The International Court of Justice (ICJ) on Wednesday ordered the US to ease sanctions it re-imposed on Iran after pulling out the 2015 nuclear deal.
Siding with Tehran, the ICJ said exports of “humanitarian” goods, such as food and medicines, should be allowed, the BBC reported.
US President Donald Trump moved to restore tough sanctions on Iran in May after announcing he was abandoning Tehran’s nuclear deal with world powers.
He said the deal had “failed to achieve the fundamental objective of blocking all paths to an Iranian nuclear bomb” and did not deal with Tehran’s “malign activities, including its ballistic missile programme and its support for terrorism”.
Iran challenged the sanctions in a case filed in July at the court.
The deal was originally signed between Iran and China, France, Russia, the UK, the US plus Germany and the European Union, which aimed to halt the Islamic Republic’s nuclear weapons programme in exchange for lifting of economic sanctions.
Announcing the decision on Wednesday, the ICJ’s President Judge Abdulqawi Yusuf said: “The court considers that the US must remove, by means of its choosing, any impediment (…) to the free exportation to the territory of Iran of goods required for humanitarian needs.”
Washington was ordered to remove sanctions that would affect Iran’s civilian population, namely the ones restricting medicine and medical devices, food products and spare mechanical parts vital for infrastructure, such as spare parts for aviation maintenance.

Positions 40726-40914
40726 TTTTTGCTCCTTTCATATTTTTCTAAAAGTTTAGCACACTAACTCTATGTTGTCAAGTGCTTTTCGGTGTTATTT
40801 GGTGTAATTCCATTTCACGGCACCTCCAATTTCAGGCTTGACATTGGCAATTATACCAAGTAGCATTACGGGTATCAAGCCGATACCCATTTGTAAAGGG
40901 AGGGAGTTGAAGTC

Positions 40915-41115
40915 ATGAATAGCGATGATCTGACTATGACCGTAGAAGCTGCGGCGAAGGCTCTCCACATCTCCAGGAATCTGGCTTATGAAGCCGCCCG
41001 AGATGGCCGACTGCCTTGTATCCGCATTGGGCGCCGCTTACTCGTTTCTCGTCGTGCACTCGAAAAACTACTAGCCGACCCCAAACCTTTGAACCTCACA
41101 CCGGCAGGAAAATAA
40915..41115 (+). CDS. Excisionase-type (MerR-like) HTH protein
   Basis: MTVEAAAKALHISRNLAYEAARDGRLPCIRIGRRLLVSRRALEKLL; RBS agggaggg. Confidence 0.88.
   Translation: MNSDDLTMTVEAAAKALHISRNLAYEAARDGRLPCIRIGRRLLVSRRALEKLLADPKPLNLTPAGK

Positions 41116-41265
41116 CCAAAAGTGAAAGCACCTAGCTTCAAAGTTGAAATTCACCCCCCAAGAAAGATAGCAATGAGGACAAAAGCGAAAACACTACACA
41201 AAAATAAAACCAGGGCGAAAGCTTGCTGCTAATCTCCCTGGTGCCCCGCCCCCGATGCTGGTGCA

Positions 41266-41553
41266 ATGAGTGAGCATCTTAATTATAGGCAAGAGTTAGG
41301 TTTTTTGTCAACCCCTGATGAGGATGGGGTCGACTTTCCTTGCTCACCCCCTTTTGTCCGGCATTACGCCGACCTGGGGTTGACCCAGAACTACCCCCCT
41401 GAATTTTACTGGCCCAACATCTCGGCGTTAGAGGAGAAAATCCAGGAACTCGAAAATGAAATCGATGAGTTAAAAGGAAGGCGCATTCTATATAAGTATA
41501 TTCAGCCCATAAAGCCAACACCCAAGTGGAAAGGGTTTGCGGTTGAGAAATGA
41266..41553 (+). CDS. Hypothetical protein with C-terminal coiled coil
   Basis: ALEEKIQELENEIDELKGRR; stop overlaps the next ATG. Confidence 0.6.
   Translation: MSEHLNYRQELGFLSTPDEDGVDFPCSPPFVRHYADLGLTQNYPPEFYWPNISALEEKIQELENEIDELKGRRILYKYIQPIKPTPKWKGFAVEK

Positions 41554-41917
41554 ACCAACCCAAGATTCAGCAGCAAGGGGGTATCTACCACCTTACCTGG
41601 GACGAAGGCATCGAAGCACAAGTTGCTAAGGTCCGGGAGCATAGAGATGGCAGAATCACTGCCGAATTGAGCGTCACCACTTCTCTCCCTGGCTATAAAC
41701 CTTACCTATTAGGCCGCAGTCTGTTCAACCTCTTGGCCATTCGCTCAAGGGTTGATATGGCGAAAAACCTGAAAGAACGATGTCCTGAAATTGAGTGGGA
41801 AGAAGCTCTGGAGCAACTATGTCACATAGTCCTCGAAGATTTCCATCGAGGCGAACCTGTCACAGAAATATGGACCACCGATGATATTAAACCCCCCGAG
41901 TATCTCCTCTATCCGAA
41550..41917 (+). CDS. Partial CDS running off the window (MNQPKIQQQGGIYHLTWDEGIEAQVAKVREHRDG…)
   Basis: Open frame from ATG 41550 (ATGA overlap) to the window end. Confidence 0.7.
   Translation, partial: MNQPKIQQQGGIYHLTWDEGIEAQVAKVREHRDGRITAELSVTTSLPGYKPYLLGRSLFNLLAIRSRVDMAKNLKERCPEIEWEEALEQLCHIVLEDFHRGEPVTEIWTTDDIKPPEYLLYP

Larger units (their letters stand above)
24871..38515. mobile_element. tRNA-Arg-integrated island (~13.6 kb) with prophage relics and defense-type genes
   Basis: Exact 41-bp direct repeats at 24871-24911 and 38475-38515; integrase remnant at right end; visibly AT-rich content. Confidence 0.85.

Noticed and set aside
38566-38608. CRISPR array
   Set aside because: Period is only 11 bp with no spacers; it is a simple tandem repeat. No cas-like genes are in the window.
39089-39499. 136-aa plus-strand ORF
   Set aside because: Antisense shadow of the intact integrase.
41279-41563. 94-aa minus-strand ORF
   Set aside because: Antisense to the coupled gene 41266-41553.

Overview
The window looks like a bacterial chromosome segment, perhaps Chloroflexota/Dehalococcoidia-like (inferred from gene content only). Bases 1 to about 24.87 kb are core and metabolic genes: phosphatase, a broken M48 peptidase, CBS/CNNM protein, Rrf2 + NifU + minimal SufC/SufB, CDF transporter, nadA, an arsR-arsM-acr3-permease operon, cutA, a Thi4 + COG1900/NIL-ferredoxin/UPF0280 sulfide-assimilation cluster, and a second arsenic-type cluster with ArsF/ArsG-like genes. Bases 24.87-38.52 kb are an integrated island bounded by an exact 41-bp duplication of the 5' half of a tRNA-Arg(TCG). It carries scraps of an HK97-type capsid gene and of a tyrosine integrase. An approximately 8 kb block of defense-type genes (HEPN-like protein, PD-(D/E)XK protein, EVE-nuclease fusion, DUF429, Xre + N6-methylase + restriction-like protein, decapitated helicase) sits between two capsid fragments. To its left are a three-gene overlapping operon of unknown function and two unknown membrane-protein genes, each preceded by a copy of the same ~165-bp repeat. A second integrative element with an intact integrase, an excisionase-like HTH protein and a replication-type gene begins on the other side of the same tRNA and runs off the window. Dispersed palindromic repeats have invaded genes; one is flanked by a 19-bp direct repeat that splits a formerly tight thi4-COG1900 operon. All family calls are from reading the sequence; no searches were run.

However, the US argued that the court had no jurisdiction in the case as it concerned its national security.
The rulings of the ICJ, the main judicial organ of the UN, are binding but the court has no power to enforce them. It settles legal disputes between member states. But both Washington and Tehran have in the past ignored the court’s rulings.
Iran’s economy has slumped since Trump ordered that sanctions be reinstated. Its currency, the rial, has dropped sharply.
The International Atomic Energy Agency, which monitors Iran’s adherence to the nuclear pact, had found that Tehran fully complied with the agreement.
The court’s decision could encourage European companies, which ceased trading with Iran for fear of falling foul of Trump, to reconsider their position, specifically those dealing in the humanitarian items outlined by the judges, the report said.
Tehran said the sanctions violated the 1955 Treaty of Amity, Economic Relations, and Consular Rights between Iran and the US, which grants the ICJ jurisdiction over disputes.